A science fiction novel such as ‘Embassytown’ is unfortunately hardly likely to make it onto the Booker longlist simply because it’s a genre novel. This is a great shame because, to me at least, ‘Embassytown’ reads like a true celebration of language and words surrounded by an unfamiliar world that celebrates them too, surely that’s literature and what its all about at its most concentrated? Who knows, maybe this years judges could surprise us? I do feel like I owe this book a small apology because I simply can’t sum it up. Can anyone else who has read it do any better? Any other thoughts on any other Mievilles as I really want to read more, particularily ‘Kraken’, do let me know.



Filed under China Mieville, Macmillan Publishers, Review

The City & The City – China Mieville

Sometimes I can get cross at myself as a reader (please tell me some of you do this too), as you are reading a really entertaining and interesting book such as ‘The City and the City’ by China Mieville yet because of everything else going on in your life you go into some sort of funk and you can’t read. Its not the books fault, and really its not your fault as the reader its just life, but if you are like me then you get really annoyed with yourself. However the sign of a good book is when you can have a break from it for a week or two rejoin the plot and characters and not only be straight back into the story you are also swept away by it again once more and this was one such book and considering its synopsis I actually thought I would struggle to get into it at all the first time.

The title ‘The City & The City’ really hints at what you might be expecting from this book (I don’t think China Mieville would have been able to get away with calling it ‘A Tale of Two Cities’ which could have been a good option) as the reader is rather quickly drawn into a world we almost know, a dystopian idea of some part of the edge of Europe, we must also accept that two cities can actually reside in the same place. It sounds complicated and like it might be hard work, which I thought it was going to be, but Mieville somehow makes the whole idea seem incredibly easy to imagine.

In the city of Beszel people are aware that there is another city, Ul Qoma, that occupies the same space as them and yet as they grow up they are trained in the art of ‘unseeing’. This comes into jeopardy on occasions when either something like a car crash happens in one city and for a while everyone can see both, possibly to do with the shock or the extremity of the situation. As we find ourselves in Beszel a murder of a young woman that seems unsolvable has occurred, and its not until Inspector Borlu, our protagonist, realises someone could be murdering people in Ul Qoma and leaving them in Bezsel that ‘unseeing’ may have to go out of the window and that ‘Breach’ (which is an all seeing all knowing eye, slightly in the vein of Orwell’s Big Brother in ‘Nineteen Eighty Four’) may have to be consulted and assessed.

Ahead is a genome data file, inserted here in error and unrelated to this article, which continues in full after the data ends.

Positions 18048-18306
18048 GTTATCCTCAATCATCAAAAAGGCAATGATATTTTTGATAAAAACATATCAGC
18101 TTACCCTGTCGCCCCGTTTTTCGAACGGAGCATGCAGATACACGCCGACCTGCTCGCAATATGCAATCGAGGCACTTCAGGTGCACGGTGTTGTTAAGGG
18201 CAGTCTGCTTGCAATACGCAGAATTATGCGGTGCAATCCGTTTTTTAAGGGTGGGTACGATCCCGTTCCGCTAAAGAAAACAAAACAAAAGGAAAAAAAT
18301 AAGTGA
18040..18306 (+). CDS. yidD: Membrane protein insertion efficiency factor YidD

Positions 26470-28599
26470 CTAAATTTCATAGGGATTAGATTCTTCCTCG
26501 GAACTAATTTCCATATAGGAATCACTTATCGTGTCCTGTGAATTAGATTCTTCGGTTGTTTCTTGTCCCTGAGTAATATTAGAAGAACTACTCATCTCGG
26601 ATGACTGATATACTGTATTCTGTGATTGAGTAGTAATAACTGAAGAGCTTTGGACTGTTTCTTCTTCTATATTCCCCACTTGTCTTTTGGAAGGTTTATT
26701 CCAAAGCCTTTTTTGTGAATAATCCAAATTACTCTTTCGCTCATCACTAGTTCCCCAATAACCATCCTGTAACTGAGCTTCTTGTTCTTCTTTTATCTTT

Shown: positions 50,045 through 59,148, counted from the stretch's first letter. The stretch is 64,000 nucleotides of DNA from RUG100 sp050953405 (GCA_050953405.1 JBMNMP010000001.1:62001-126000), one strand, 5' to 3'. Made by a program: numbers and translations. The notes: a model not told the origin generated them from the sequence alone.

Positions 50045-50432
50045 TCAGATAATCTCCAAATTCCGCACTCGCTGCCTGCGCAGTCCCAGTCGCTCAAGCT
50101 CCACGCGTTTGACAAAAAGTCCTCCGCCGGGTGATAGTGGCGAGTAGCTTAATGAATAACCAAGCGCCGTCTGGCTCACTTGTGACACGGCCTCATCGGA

To say too much more would be to undo some incredibly clever twists, turns and imagination that Mieville creates and passes onto any reader coming to the book afresh and I wouldn’t want to ruin that. I will say that the murder mystery does take on a further twist or seven as we discover the murdered girl was looking for a third ancient city (yep, one more but fear not by this point you will be open to eight cities being in the one place as Mieville makes them so clearly different) which brings a whole new historical level to the book and that the powers that be may be hiding something creating a taught thriller that will have you furiously reading to its incredible dénouement.

Mieville has officially won me over with this novel, the characters are fully built, no one dimensional inspector in sight as some authors might have gone for in favour of story over substance. I know in the hands of another author most of this novel could have gone over my head and frustrated me to the point of throwing my book across the room. Not so in the case of Mieville, he’s clearly a masterful writer and incredibly inventive and clever but without a hint of smugness ever appearing on the page. ‘The City and the City’ is a book that has to be read to be believed, and for someone who doesn’t normally go for this type of book Mieville has gained a huge new fan! It’s a book to get lost in. 9/10 (I actually wanted it to be longer and unfold a little though what he achieves in only 312 pages is incredible.)

So I have found a new author now who I want to read the entire works of. In fact I was most annoyed that this was from the library and I had to give it back. I think had I not had the rush of that deadline, someone selfishly requested it (ha); I might have started the book over and loved it even more. That’s not the book or authors fault, and not really mine its just sods law. I think Mieville fans it seems were slightly let down by this book, have any of you read it? If this is his poorest as some, not all, of his fans believe which books are his best I wonder? Can any of you could recommend where I should head to next, which Mieville books have you read and been blown away by?

This book I borrowed from the library, and returned rather grumpily as I would have liked to have it on my shelves to read again one day, its one of those books you could get something new from every time you read it.


Filed under Books of 2010, China Mieville, Pan MacMillan, Review